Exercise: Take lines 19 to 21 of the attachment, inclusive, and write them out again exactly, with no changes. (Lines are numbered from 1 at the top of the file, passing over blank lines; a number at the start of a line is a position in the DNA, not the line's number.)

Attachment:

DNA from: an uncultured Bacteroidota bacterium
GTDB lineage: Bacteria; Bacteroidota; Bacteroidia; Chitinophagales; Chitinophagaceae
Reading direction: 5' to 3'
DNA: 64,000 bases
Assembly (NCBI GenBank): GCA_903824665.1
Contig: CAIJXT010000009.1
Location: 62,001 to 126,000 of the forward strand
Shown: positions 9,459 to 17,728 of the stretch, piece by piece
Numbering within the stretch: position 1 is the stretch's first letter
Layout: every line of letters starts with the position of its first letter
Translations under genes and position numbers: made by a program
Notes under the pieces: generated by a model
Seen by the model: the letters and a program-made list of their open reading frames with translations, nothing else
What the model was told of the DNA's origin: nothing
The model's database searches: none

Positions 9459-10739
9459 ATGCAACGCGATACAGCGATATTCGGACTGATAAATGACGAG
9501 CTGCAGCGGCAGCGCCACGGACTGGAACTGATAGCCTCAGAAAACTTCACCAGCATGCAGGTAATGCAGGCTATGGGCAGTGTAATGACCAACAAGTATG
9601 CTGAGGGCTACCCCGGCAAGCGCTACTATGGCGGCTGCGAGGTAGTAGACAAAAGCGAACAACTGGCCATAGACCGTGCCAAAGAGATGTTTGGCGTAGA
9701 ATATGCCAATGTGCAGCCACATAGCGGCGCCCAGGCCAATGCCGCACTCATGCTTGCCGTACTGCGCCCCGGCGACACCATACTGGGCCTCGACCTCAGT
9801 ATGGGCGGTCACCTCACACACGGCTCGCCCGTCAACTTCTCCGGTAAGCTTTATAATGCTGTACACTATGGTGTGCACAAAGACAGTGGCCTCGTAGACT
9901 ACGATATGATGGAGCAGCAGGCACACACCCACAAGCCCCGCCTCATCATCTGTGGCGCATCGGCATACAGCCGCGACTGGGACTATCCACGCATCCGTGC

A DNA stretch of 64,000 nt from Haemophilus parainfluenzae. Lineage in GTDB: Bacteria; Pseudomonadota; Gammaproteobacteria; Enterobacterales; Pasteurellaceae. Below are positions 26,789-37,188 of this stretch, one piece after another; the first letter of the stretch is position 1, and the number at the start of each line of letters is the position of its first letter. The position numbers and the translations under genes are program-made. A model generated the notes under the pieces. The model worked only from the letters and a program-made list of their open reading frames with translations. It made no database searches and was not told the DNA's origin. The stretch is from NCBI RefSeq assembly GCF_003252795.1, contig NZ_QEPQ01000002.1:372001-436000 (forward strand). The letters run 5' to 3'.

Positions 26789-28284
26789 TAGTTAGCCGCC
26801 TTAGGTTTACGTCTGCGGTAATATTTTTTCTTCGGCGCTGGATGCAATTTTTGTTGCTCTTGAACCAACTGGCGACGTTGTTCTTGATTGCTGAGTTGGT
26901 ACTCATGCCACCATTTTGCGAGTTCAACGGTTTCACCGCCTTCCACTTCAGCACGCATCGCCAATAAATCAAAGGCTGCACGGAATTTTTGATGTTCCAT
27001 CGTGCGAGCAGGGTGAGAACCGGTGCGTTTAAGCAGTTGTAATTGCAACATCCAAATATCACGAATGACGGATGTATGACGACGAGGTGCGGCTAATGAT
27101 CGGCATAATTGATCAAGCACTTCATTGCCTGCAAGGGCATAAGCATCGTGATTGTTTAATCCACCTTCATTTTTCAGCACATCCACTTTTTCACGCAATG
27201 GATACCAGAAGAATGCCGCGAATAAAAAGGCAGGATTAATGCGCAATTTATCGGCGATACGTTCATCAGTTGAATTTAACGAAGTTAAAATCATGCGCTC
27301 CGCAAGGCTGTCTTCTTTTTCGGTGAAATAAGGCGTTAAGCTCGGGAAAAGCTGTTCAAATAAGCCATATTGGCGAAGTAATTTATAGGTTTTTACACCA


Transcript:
9601 CTGAGGGCTACCCCGGCAAGCGCTACTATGGCGGCTGCGAGGTAGTAGACAAAAGCGAACAACTGGCCATAGACCGTGCCAAAGAGATGTTTGGCGTAGA
9701 ATATGCCAATGTGCAGCCACATAGCGGCGCCCAGGCCAATGCCGCACTCATGCTTGCCGTACTGCGCCCCGGCGACACCATACTGGGCCTCGACCTCAGT
9801 ATGGGCGGTCACCTCACACACGGCTCGCCCGTCAACTTCTCCGGTAAGCTTTATAATGCTGTACACTATGGTGTGCACAAAGACAGTGGCCTCGTAGACT